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'Abhorrent': Rights advocates denounce US welcome for Saudi prince

Human rights groups say meetings with Prince Khalid show the administration is falling short on human rights commitments
The meetings between Prince Khalid and high-level US officials was focused on Riyadh's regional security and US-Saudi cooperation.
Meetings between Prince Khalid and high-level US officials were focused on Riyadh's regional security and US-Saudi cooperation (AFP)
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Washington

Rights groups have decried the Biden administration's decision to welcome Saudi Arabia's Deputy Defence Minister Prince Khalid bin Salman in Washington, saying it shows the US president is reneging on his promise to have a foreign policy centred on human rights.

"Our reaction is one of abhorrence and disgust," Sarah Leah Whitson, executive director of Democracy for the Arab World Now (DAWN), told Middle East Eye on Wednesday.

"But I can't say it's one of shock. The Biden administration made it very clear that it wasn't serious about changing the relationship with Saudi Arabia."

Prince Khalid, the younger brother of powerful Crown Prince Mohammed bin Salman (MBS), arrived in the US late on Tuesday in a visit that was not publicly disclosed by the White House.

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The royal met with senior US officials - including US Defence Secretary Lloyd Austin; General Mark Milley, the chairman of the Joint Chiefs of Staff; and National Security Advisor Jake Sullivan - where they discussed the war in Yemen, military contracts and Saudi concerns over Washington's efforts to return to a nuclear agreement with Iran.

The meetings marked the highest-profile visit by a Saudi official since the Biden administration declassified an intelligence assessment surrounding the killing of Middle East Eye columnist Jamal Khashoggi.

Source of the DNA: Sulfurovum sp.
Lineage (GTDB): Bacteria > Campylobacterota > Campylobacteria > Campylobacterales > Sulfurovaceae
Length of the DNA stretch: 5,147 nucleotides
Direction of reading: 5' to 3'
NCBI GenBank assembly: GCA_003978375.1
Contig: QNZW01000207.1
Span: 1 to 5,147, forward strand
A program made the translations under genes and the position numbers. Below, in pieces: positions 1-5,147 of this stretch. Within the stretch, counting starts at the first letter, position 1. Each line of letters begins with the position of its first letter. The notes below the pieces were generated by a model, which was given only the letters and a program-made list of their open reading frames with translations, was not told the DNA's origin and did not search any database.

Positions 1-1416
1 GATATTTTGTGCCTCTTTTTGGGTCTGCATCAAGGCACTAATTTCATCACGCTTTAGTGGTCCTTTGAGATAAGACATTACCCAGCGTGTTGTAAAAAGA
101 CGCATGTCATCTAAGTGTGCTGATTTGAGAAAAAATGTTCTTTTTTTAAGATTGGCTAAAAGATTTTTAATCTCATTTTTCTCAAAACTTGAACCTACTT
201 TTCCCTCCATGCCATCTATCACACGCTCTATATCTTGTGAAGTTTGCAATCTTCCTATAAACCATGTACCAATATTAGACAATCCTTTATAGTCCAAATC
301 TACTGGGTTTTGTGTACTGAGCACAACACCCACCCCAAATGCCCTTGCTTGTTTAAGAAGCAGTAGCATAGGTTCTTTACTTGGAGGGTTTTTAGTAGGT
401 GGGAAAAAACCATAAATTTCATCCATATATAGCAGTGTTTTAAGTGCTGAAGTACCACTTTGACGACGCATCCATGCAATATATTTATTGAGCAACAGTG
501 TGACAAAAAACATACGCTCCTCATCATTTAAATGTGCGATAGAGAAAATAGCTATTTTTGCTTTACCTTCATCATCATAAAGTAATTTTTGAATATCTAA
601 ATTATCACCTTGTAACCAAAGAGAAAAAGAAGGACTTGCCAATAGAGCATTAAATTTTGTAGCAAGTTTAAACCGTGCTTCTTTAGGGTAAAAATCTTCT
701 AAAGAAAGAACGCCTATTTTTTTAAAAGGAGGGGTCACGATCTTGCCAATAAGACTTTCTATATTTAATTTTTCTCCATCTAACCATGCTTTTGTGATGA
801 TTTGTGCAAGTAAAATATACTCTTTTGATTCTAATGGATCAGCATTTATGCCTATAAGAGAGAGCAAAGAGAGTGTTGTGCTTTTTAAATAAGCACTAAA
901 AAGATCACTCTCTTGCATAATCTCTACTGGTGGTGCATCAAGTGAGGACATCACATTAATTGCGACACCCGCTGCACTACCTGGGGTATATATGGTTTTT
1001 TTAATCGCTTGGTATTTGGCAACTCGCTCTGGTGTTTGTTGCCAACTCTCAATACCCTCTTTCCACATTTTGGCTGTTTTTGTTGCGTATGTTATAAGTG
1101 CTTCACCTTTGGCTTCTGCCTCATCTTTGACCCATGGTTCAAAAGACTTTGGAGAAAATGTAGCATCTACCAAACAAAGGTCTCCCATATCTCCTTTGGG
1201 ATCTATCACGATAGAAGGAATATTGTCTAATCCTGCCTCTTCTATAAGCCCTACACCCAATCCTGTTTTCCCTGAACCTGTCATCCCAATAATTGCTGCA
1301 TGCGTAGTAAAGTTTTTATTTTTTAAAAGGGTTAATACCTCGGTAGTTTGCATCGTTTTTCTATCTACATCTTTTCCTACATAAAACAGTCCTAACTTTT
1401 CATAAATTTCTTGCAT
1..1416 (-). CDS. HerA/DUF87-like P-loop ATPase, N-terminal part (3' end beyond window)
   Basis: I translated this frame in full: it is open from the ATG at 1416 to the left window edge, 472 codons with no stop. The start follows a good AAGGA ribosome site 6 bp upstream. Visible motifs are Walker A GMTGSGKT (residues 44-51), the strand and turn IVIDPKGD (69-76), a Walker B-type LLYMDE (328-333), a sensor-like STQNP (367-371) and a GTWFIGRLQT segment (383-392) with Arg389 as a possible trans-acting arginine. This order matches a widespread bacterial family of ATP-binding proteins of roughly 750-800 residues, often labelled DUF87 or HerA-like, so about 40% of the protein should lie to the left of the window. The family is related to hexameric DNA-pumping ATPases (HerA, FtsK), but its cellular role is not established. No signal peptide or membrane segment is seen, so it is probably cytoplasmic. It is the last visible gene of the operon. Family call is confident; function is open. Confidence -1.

US President Joe Biden had previously promised to make a pariah out of Saudi Arabia over the murder and issued sanctions and travel bans on a number of individuals implicated in the killing, but stopped short of punishing MBS.

Khashoggi was brutally killed at the Saudi consulate in Istanbul in October 2018, where he had gone to retrieve documents for his upcoming marriage.

At the time, Prince Khalid told Khashoggi that it would be safe for him to go to the consulate, according to the Washington Post.

"Khalid himself is implicated in the plot to lure Khashoggi from the United States to Istanbul, where they proceeded to butcher him," Whitson said. "How is it that the so-called ban is not used in the very first case when it could be?"

'Falling short'

On Tuesday, White House press secretary Jen Psaki said the murder of Khashoggi could be a topic of conversation during the prince's visit.

While officials did not confirm whether the murder was raised with the prince, a White House statement said that Washington "emphasized the importance of progress in advancing human rights in the Kingdom".

Human rights advocates and NGOs have for months called on the Biden administration to hold Saudi Arabia to account over its dismal human rights record.